Entering a retail area, the stop isn't accessible at all
Entering a retail area, the stop isn’t accessible at all
Curbs & mulch at Vatterott College
Curbs & mulch at Vatterott College
This was one of the busier stops, numerous people got off the bus here.
This was one of the busier stops, numerous people got off the bus here.
St, Clair Square. No smoking at bus shelter. No access to out parels
St, Clair Square. No smoking at bus shelter. No access to out parcels
One of the worst stops was for Green Mount Crossing shopping center -- just a little shoulder and worn grass before quickly going downhill into a drainage ditch . Click image to see a list of business
One of the worst stops was for Green Mount Crossing shopping center — just a little shoulder and worn grass before quickly going downhill into a drainage ditch . Click image to see a list of business
Looking back toward the main automobile entrance.
Looking back toward the main automobile entrance.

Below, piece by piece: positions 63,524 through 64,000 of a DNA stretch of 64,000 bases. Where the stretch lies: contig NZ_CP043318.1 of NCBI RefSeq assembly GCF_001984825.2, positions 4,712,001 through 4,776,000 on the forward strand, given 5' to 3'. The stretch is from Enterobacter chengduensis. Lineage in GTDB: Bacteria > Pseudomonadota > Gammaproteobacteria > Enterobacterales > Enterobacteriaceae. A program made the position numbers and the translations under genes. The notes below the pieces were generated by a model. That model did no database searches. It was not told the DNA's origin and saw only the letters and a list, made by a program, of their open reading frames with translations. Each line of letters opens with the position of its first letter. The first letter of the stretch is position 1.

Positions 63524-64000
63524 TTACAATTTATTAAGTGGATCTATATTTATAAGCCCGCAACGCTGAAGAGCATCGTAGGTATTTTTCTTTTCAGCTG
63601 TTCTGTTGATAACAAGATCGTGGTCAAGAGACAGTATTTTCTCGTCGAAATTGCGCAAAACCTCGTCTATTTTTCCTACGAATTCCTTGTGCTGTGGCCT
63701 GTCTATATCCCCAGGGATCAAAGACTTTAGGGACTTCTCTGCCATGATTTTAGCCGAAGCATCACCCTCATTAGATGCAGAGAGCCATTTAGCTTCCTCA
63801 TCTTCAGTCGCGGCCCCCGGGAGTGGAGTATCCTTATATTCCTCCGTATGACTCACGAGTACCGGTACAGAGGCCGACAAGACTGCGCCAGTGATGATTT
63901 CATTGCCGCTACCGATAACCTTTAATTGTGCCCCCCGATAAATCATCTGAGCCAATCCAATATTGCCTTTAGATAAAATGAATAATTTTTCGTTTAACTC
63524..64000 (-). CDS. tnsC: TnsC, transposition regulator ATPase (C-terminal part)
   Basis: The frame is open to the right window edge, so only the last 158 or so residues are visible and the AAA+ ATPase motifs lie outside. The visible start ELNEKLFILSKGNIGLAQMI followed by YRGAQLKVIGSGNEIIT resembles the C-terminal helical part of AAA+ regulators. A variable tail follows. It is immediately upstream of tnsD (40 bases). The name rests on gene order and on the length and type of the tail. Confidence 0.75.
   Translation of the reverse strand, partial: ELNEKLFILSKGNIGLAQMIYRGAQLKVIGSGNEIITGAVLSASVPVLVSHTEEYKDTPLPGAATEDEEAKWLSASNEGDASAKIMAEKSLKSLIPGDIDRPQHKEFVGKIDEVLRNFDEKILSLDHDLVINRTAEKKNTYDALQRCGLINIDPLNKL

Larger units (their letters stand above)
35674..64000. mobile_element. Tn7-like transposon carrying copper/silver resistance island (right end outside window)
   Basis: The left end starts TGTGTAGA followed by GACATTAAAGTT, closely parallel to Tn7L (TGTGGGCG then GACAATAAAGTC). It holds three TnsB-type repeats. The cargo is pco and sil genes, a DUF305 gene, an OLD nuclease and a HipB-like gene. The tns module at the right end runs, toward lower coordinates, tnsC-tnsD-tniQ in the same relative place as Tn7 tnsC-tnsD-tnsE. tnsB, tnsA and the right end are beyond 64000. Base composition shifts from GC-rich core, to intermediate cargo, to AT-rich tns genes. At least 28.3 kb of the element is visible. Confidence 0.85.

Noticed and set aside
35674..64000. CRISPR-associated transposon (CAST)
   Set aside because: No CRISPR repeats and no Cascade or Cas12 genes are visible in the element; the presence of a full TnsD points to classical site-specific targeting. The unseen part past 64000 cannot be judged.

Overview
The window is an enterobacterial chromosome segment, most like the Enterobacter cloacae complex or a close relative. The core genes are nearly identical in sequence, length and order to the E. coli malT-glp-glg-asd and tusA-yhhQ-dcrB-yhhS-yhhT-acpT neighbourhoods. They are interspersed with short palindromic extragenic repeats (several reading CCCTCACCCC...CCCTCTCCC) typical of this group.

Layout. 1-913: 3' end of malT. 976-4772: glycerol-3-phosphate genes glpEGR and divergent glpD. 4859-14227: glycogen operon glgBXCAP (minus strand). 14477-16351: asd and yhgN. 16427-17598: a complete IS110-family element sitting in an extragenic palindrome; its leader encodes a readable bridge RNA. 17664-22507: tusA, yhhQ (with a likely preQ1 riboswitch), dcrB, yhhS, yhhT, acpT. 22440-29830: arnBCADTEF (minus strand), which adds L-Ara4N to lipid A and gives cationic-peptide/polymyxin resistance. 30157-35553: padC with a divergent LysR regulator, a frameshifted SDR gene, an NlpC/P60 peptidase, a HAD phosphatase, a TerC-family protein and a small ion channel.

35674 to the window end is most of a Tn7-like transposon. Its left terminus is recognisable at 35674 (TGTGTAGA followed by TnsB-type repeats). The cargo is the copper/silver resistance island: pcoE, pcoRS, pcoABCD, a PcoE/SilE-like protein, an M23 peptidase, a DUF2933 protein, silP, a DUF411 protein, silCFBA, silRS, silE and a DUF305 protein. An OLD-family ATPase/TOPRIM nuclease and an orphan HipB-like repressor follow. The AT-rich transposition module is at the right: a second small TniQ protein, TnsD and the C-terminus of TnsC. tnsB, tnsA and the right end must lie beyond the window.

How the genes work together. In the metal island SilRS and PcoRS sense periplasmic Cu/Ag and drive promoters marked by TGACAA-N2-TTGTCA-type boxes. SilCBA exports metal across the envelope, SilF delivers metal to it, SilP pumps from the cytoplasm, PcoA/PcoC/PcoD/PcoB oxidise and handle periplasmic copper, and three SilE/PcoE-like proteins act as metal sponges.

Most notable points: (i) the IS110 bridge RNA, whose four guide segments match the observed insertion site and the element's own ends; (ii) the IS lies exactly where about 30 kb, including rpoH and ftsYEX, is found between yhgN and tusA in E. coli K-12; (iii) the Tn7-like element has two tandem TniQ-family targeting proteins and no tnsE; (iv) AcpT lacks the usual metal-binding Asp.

Just to the North we see construction of a new building next to one bus stop.
Just to the North we see construction of a new building next to one bus stop.
Just around the corner the new St Elizabeth Hospital is under construction. Will they provide an ADA-compliant bus stop and route to front door? How about crossing the street to go the other direction?
Just around the corner the new St Elizabeth Hospital is under construction. Will they provide an ADA-compliant bus stop and route to front door? How about crossing the street to go the other direction?
The bus driver tried to let off at the bus stop nearest the city hall, but the ramp stopped short of the sidewalk and the height difference would've gotten me stuck. He had to retract the ramp , pull up to the corner, and let the ramp out again.
The bus driver tried to let off at the bus stop nearest the city hall, but the ramp stopped short of the sidewalk and the height difference would’ve gotten me stuck. He had to retract the ramp , pull up to the corner, and let the ramp out again.
I got around fine, but a missing ramp in downtown O'Fallon forced me into the street until I found a driveway. Washington & Vine
I got around fine, but a missing ramp in downtown O’Fallon forced me into the street until I found a driveway. Washington & Vine
After crossing Cherry 4th I got stuck trying to reach the sidewalk on the West side of Cherry. I had to stand up and pull my front casters onto the sidewalk. All while hoping I don't fall -- because I can't get up on my own.